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Thirty reasons marriage matters more than ever

Published: Saturday, June 9 2012 10:04 p.m. MDT

Marriage increases the likelihood that fathers and mothers have good relationships with their children Next » 1 of 31 « Prev
Mothers as well as fathers are affected by the absence of marriage. Single mothers on average report more conflict with and less monitoring of their children than do married mothers. As adults, children from intact marriages report being closer to their mothers on average than do children of divorce.

Children's relationships with their father depend even more on marriage than do children's relationships with their mother. Sixty-five percent of young adults whose parents divorced had poor relationships with their fathers (compared to 29 percent of non-divorced families). On average, children whose parents divorce or never marry see their fathers less frequently and have less affectionate relationships with their fathers than do children whose parents got and stayed married.
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Old Jake
Salt Lake City, UT

Lazy and uncommitted people make for lame parents.

chrisieann
USA, WV

Marriage equality, or in other words same sex marriage, constitutes a complex household.

Brian H.
Provo, UT

This isn't very good research - it's not even peer reviewed. The best scholars in family studies agree that family structure makes no difference for children's well being. Sure, it's well established that the married two-biological parent household is strongly correlated with economic advantages, family stability and educational achievement, but most of that correlation is due to selection effects. The people that are most likely to earn a high income are also the ones who are most likely to marry rather than cohabit, etc. Cohabitation and single parenthood are hugely disproportionate among low-education and low-SES groups, so it's really the lack of resources that affects children, not family structure per se. The families with fewest resources are more likely to experience instability in their families. Even relatively conservative scholars like Andrew Cherlin (favors marriage) don't say that family structure causes poorer outcomes for children. This research is completely bogus according to academic standards. If I was a reviewer at one of the top family journals, I'd reject this outright.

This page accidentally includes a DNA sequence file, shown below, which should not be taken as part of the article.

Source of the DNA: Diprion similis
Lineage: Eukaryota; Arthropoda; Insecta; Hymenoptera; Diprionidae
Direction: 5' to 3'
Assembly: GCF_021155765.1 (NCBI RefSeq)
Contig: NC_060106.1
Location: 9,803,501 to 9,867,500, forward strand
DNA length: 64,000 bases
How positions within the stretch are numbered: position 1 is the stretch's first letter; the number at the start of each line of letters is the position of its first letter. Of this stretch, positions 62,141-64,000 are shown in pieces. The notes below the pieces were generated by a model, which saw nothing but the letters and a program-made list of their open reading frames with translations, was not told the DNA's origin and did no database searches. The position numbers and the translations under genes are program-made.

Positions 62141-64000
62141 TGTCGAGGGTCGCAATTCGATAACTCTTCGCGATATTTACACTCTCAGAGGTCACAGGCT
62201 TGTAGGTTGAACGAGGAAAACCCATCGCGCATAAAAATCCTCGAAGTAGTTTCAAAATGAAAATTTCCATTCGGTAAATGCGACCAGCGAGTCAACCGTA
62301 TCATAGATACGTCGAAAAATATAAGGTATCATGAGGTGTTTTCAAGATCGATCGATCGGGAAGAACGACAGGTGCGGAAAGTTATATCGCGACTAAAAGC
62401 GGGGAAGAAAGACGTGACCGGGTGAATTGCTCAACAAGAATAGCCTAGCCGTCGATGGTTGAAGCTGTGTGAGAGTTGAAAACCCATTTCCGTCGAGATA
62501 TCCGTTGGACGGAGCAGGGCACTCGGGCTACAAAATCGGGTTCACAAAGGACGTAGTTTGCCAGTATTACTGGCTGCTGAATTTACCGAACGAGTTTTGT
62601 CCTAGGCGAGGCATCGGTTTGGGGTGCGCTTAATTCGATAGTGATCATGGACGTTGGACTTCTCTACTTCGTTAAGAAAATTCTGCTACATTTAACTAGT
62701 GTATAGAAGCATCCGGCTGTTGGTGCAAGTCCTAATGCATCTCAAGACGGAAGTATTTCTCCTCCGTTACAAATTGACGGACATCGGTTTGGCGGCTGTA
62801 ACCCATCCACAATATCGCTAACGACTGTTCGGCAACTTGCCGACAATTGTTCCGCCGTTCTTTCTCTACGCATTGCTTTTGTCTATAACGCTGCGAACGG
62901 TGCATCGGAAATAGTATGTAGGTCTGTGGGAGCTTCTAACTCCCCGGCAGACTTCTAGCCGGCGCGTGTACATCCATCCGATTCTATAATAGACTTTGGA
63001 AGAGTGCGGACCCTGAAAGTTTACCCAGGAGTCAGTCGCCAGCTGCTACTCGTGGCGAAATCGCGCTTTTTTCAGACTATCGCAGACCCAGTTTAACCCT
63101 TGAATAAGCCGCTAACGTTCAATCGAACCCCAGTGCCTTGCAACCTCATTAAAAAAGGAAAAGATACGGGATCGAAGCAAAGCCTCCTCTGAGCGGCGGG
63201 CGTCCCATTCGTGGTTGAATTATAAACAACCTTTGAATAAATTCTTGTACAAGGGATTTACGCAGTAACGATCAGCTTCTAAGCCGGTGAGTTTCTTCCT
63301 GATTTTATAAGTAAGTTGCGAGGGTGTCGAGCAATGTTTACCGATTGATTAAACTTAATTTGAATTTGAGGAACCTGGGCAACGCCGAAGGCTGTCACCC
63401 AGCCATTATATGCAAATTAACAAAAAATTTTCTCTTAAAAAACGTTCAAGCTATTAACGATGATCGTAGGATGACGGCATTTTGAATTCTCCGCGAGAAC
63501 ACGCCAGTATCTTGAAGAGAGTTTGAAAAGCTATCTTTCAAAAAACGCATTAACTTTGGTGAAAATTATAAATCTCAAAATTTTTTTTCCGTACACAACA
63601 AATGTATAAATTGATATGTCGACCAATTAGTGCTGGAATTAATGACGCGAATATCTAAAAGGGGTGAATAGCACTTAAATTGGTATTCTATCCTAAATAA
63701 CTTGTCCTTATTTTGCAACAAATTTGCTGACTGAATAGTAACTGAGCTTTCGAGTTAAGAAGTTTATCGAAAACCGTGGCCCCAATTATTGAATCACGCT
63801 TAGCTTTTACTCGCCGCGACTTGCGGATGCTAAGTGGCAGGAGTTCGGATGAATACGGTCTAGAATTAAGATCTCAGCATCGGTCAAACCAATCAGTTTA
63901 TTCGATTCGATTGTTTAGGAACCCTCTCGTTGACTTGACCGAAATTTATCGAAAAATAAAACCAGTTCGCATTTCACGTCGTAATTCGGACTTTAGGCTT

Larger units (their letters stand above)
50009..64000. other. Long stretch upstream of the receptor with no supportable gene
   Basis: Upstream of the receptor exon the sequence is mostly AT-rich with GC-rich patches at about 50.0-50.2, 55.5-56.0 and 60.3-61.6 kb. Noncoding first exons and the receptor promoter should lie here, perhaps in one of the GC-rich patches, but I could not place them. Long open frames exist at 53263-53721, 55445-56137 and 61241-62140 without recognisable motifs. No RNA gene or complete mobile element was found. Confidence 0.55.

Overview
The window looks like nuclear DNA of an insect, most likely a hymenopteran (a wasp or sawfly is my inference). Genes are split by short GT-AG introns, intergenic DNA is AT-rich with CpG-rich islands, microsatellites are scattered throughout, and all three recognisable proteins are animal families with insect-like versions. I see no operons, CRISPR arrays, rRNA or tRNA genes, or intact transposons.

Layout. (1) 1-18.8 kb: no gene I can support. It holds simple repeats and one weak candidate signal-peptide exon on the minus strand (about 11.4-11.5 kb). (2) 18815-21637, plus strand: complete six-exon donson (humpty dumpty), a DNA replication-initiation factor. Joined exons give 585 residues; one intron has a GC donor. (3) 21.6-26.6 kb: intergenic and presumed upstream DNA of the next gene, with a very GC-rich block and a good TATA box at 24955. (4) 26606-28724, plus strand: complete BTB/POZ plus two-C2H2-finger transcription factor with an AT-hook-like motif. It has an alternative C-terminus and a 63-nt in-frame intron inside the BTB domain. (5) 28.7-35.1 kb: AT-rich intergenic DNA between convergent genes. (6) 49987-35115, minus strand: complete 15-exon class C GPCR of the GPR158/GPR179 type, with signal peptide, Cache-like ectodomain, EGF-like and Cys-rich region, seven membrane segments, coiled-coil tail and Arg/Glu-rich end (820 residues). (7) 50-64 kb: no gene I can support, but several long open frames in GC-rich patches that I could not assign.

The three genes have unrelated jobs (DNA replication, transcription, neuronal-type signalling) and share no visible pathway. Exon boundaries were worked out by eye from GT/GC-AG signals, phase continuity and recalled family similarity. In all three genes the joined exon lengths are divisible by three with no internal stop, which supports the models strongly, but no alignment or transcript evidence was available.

cleancutmatt
Provo, UT

I agree that it it is weak on the surface, but then I went to the Institute for American Values website and saw the 20 pages of endnotes backing the group's findings. I was reading today in Family Routines and Rituals by Barbara Fiese. In the book she concludes that poverty has an undetermined effect on the salience of family rituals, (and therefore stability of a home.) Strong correlation was found for unity and symbols. What counts most in family is structure.
Strong negative correlations to salience were found in the loss that results from a change in household dynamics. Change can be a major disruption of family. Recognizing resources/educational attainment as important to family dynamics- ok. Basing an argument for family stability on resources/attainment alone? I don't think so.

AkMama
ANCHORAGE, AK

Brian H. you need sources. I've never seen a good study that concludes "family structure makes no difference for a child's well-being." As to your assertion that "it's really the lack of resources, not family structure per se", perhaps you missed conclusion #3, "The benefits of marriage extend to poor, working-class and minority communities." I don't know why you are instantly condemning this article, I'm sure you have your reasons, but that is no excuse for being a lazy reader. But perhaps I'm making assumptions. Perhaps you did not actually read the entire article. In which case I apologize for insinuating that you have poor reading comprehension skills. Still no excuse for comments that are clearly addressed in the article.

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